Some time back, I had the opportunity to read about the growth paths available to a Scrum Master (SM). The thinking behind this was that the SM role for a given Scrum team is not forever. There comes a point in time when the team is able sustain Scrum adoption by itself and the need for Scrum Master assistance reduces significantly. In that case, what does the Scrum Master do keep herself gainfully occupied and grow career-wise? Mike Cohn in his blog talks about the following options: Take on the SM role for additional teams and in more complex product environments...Read More
Author: Shiv Sivakumar
Barbara Jones had been a Scrum Master for a year with a team and had done a good job getting the team to a good level maturity in Agile adoption. The need for her support had reduced over time. It occupied Barbara just for a few hours per week on an average. Barbara approached her manager Jeff Sanders for additional responsibility to be SM for a few more teams. Jeff listed projects which were possible candidates for Barbara. Some of these were just starting up and had no designated Scrum Master as yet. Other projects in the list were...Read More
Allrounders is a team of 9 persons supporting some of the important applications in the organization. They were using Kanban so far and are doing well as a team. Anil, their Scrum Master is efficient and is helping the team focus on improving cycle time etc. Last month one of the applications they were supporting was phased out and the team was asked to work on couple of important initiatives that the organization is focusing on for the current year. Team members are not very experienced in handling development work and are looking forward to Anil for help. Anil himself has not handled a team doing this kind of work and is discussing with the team how to proceed etc. Can you help Anil with some possible approaches? Suggested Solution Anil will have to first find out what how much of teams’ capacity is available after the phasing out of one of the applications. Based on that he can plan how much work can be taken for the new initiatives. Possible steps which Anil can take are: 1. Observe the cycle time and throughput and determine roughly how much capacity team has to work on initiatives. 2. Understand the stories defined for the new initiatives and plan the release. 3. If the support work has significantly reduced, team can probably adopt the Scrum model and accommodate support work...Read More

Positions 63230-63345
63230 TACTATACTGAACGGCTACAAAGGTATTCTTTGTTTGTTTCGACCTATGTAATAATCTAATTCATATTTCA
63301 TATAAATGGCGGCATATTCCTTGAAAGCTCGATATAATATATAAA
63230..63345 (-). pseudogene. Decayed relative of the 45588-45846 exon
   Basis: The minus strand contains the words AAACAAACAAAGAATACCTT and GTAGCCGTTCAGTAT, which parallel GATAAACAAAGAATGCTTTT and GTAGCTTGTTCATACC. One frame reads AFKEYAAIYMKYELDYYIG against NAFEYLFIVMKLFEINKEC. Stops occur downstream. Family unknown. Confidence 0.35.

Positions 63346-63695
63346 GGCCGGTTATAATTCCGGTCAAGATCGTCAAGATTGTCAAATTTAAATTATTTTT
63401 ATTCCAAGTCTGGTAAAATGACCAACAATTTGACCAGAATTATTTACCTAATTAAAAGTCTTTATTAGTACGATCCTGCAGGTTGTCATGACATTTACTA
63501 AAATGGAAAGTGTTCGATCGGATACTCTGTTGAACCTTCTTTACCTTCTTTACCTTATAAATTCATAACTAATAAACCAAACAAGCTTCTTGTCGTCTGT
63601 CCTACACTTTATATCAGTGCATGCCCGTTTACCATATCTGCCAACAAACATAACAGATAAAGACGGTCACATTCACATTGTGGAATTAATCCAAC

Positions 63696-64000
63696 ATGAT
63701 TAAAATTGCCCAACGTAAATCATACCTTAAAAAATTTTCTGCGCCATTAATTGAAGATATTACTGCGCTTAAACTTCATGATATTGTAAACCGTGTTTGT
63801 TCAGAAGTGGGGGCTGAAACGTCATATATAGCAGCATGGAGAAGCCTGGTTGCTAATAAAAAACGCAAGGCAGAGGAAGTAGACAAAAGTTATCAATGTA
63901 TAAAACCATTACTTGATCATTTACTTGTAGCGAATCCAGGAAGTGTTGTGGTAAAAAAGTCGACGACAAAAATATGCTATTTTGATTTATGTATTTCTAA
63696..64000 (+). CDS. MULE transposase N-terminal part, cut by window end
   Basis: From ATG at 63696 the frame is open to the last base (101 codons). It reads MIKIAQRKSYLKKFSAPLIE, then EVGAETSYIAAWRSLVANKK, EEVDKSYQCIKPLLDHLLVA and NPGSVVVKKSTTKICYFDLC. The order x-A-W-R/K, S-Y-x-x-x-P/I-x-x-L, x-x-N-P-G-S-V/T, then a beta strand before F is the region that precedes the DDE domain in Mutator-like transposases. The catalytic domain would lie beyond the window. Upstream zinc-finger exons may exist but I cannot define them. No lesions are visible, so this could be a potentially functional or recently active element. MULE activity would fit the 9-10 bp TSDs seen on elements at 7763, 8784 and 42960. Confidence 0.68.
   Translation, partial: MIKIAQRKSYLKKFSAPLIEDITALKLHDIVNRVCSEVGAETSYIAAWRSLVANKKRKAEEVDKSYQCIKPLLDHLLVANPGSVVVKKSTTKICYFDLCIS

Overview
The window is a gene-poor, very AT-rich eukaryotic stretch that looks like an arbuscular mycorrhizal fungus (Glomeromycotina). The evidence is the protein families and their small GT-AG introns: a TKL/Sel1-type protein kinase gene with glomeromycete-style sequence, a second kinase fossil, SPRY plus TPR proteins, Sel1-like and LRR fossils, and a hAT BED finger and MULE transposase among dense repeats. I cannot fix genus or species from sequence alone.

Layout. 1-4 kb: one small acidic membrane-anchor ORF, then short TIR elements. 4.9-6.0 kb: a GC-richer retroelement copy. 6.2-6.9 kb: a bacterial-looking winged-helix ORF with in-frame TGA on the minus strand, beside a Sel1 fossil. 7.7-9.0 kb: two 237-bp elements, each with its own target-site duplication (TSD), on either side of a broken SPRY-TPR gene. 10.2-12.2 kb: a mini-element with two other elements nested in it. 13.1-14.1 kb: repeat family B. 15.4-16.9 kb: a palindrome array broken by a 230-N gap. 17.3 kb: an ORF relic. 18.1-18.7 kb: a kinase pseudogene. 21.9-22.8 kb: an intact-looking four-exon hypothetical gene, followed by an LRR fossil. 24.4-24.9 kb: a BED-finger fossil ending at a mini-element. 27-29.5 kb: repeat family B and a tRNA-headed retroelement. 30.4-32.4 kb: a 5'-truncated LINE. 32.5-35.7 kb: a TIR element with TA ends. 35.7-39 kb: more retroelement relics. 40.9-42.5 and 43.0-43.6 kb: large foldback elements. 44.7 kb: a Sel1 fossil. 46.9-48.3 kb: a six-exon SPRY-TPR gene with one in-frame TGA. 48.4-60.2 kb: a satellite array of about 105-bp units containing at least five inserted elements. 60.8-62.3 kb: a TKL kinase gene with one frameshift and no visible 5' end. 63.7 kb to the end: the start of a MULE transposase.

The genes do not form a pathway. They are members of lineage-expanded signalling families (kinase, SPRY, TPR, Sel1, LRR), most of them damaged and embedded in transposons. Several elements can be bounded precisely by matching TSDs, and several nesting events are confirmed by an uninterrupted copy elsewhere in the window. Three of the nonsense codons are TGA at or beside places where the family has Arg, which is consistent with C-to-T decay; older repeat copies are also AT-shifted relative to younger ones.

It is well known that Scrum is very popular with Development teams while Operations teams prefer Kanban as it suits their nature of work best. That is because development teams deliver an incremental product over iterations and they have to plan and deliver a product as a team. Normally the scope does not change within an iteration for the committed work. For all this Scrum is ideal as it has planning, daily stand-up, review and retrospectives. Support work on the other hand is unpredictable even on a daily basis. So support teams pick the next priority item in the...Read More
Sometime back at PM Power Consulting, we were talking about adoption of the Scrum framework for non-technical areas such as Sales, Marketing, Finance etc. Our predominant experience has been in consulting for Agile transformation in software organizations. So, we were naturally curious about how using Scrum would feel like in other domains. Of course, Scrum in non-technical areas has been talked about for a while but I am not sure how the adoption rate compares with software product development – not as much is my guess. There is a lot of material available on the topic with Jeff Sutherland...Read More
- Scrum Masters- Navigate your careers! – Part 2 of 2
- Scrum Masters, Navigate your careers!
- The First Six Steps in an Agility journey
- Writing a book – how Agile can it be?
- CHOW #101- The puzzled Servant-leader
- CHOW #100 – Career progression or evolution – What next?
- CHOW #99- Warring Artists
- CHOW #98- Enabling improved performance through proper feedback